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Dr Seuss and the Teapublicans

When U.S. Sen. Ted Cruz, the first-term Texas Republican, in the run-up to the Tea Party-engineered government shutdown included in his 21-hour filibuster a reading of Dr. Seuss’ “Green Eggs and Ham,” he may have been trying to show what he has in common with everyday Americans. He actually showed his ignorance.

It was more obvious – and embarrassing for the GOP not embracing “Teapublican” extremism – than a comparable pop-culture mash-up in 1984. I was then one of the editors at the Washington (D.C.) Weekly; Ronald Reagan was President and running for re-election; that year’s music was awesome: Prince’s “Purple Rain,” Tina Turner’s “Private Dancer,” Los Lobos’ “How Will the Wolf Survive,” R.E.M.’s “Reckoning,” and Bruce Springsteen’s “Born in the U.S.A.”

Conservative columnist (and Reagan supporter) George Will commended Springsteen’s song as exemplifying American values, but he'd missed the point, which was a cry for a vanished past of national pride based on shared sacrifice and shared prosperity. Springsteen said the song was about "a working-class man [in a] spiritual crisis … lost. He has nothing left. He's isolated from the government ... nothing makes sense."

I wrote that Will hadn’t really listened – or hoped voters wouldn’t: “Listening to Springsteen’s powerful lyrics and hearing a jingoistic flag-waver is like considering the Stones’ “I Can’t Get No Satisfaction” a restaurant review,” I said then. Now, I write that Cruz or his no-compromise “wacko-birds” – as Republicans including Arizona’s U.S. Sen. John McCain called them – are just as clueless about Dr. Seuss.

The world's most popular author of children's books, Dr. Seuss – Theodor Seuss Geisel – wrote and illustrated 44 children's books before his 1991 death, and along the way earned two Oscars, two Emmys, a Pulitzer Prize and more accolades than a right-wing Texan born in Canada could invent for himself.

Seuss also was a staunch liberal whose editorial cartoons were in New York’s terrific afternoon newspaper PM during World War II.

Peter Dreier, a professor at Los Angeles’ Occidental College, where he chairs the Urban & Environmental Policy Department, writes, “Dr. Seuss was also a moralist and political progressive. His most popular children's books included parables about racism, anti-Semitism, the arms race, and the environment. His books consistently reveal his sympathy with the weak and the powerless and his fury against tyrants and oppressors.”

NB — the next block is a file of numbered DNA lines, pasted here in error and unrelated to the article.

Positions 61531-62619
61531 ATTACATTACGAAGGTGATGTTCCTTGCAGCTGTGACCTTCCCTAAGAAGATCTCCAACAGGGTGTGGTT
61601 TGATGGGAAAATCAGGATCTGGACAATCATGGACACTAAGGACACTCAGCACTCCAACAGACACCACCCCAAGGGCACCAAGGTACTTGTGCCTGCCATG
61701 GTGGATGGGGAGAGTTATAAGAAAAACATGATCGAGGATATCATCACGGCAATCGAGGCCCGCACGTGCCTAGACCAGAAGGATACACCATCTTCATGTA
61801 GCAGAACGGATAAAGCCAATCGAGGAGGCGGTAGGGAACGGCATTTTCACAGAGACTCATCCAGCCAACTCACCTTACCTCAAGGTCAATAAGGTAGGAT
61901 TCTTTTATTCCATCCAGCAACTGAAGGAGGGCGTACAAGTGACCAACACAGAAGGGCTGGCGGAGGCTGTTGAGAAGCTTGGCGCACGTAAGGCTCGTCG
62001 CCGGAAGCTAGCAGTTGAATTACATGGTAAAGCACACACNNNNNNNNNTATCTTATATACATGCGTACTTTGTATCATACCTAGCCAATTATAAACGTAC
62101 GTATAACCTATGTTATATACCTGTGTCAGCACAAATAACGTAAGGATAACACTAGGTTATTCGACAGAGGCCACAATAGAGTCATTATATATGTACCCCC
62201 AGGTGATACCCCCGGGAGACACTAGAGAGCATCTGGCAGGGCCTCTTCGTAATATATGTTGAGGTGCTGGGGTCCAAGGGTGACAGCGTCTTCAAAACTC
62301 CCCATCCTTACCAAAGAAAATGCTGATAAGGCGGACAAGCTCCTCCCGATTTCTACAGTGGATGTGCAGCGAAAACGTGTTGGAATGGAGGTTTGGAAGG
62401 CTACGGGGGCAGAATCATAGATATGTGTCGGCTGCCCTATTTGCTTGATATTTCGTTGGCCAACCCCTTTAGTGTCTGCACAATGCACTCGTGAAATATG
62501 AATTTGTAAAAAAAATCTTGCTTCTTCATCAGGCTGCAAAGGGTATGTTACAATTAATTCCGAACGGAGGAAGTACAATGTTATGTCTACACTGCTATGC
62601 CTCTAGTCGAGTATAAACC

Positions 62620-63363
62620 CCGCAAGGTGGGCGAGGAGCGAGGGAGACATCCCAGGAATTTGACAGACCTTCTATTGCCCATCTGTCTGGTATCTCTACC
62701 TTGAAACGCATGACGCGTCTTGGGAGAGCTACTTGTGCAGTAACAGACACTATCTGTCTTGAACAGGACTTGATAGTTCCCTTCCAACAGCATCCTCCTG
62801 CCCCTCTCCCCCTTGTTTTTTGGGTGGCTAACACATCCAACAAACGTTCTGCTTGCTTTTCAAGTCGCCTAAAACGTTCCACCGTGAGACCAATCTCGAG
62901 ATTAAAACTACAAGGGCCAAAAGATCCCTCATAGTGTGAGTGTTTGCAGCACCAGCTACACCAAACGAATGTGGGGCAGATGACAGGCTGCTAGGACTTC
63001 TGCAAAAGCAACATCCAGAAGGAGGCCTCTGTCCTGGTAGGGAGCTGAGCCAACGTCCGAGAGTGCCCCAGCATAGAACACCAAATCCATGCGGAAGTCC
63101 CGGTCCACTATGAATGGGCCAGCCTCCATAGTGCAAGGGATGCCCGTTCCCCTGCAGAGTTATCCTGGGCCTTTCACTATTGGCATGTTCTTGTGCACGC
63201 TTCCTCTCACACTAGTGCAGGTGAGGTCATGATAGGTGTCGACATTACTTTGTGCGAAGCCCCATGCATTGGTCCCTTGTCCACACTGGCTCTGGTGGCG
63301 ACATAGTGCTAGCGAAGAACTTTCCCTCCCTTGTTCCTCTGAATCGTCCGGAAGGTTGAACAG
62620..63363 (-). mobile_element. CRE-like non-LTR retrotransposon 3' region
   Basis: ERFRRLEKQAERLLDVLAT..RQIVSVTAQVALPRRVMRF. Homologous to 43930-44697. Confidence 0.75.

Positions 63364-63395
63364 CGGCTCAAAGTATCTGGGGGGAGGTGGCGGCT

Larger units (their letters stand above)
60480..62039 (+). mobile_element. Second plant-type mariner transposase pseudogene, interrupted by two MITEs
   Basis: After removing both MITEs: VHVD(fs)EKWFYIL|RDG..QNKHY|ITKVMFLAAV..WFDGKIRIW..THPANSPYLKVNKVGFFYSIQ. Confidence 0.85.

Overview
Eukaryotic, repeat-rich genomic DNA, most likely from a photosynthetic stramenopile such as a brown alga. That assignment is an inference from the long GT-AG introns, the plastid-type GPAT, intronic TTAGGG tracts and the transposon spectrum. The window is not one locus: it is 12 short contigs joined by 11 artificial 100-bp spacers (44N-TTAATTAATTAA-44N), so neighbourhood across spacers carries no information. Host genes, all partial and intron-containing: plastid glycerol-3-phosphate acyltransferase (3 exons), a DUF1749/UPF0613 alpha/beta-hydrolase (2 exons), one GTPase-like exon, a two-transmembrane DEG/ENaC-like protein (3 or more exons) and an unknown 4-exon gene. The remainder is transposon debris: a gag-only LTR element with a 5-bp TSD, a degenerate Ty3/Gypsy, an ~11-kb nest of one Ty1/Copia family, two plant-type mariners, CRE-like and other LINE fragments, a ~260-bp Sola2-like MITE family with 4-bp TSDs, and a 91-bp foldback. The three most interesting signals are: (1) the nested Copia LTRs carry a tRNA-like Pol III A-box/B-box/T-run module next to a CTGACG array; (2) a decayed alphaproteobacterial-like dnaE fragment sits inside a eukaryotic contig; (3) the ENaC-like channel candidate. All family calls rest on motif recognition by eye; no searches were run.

A Massachusetts Lutheran who graduated from Dartmouth and in the 1920s freelanced for periodicals such as the Saturday Evening Post and Vanity Fair, Seuss became a successful advertising illustrator. His first children’s book, “And to Think That I Saw It on Mulberry Street,” came out in 1937 after famously having been rejected by 29 publishers. In the 1940s, he penned hundreds of cartoons for PM – which he described as a publication “against people who pushed other people around" – before turning his talents to cranking out anti-fascist propaganda for the military and government.

Writing in Tikkun magazine, Dreier said, “He used his cartoons to challenge racism at home…, union-busting, and corporate greed, which he thought divided the country and hurt the war effort.”

Bill Knight

After the war, the McCarthy-era divided the country in different ways, and Seuss’ books became more political, if subtle. “Horton Hears a Who!” has the elephant help tiny creatures endangered by others who can’t or won’t notice them. Seuss wrote, "Even though you can't see or hear them at all, a person's a person, no matter how small.”

From “How the Grinch Stole Christmas” and “The Lorax” to “The King's Stilts” and “Yertle the Turtle,” Seuss poked fun of the greed, influence and plain silliness of the powerful. Yertle, king of a pond, stands on his own subjects to raise himself higher, uncaring about others (a real 1-percenter). The bottommost turtle says, “I don't like to complain/but down here below, we are feeling great pain./I know up on top you are seeing great sights,/but down at the bottom we, too, should have rights.”

Whether exposing to his young audience the foolishness of destroying the environment (“The Lorax”) or bigotry (“The Sneetches”), Seuss offered a kindly, thoughtful and sensible perspective that’s sorely lacking in Cruz and the few dozen Teapublicans that held us all hostage this month – and threaten it again in a few months.

Like Seuss said when asked about “The Butter Battle Book” (about nuclear proliferation), "I'm not anti-military, I'm just anti-crazy."

Even with egg on their faces (green eggs, even), Cruz and his ilk should read Seuss’ "Oh, the Places You'll Go!" It warns, “You can get so confused/that you'll start in to race/down long wiggled roads at a break-necking pace/and grind on for miles across weirdish wild space,/headed, I fear, toward a most useless place.”  

Bill Knight’s newspaper columns are archived at

The opinions expressed are not necessarily those of Tri States Public Radio or Western Illinois University.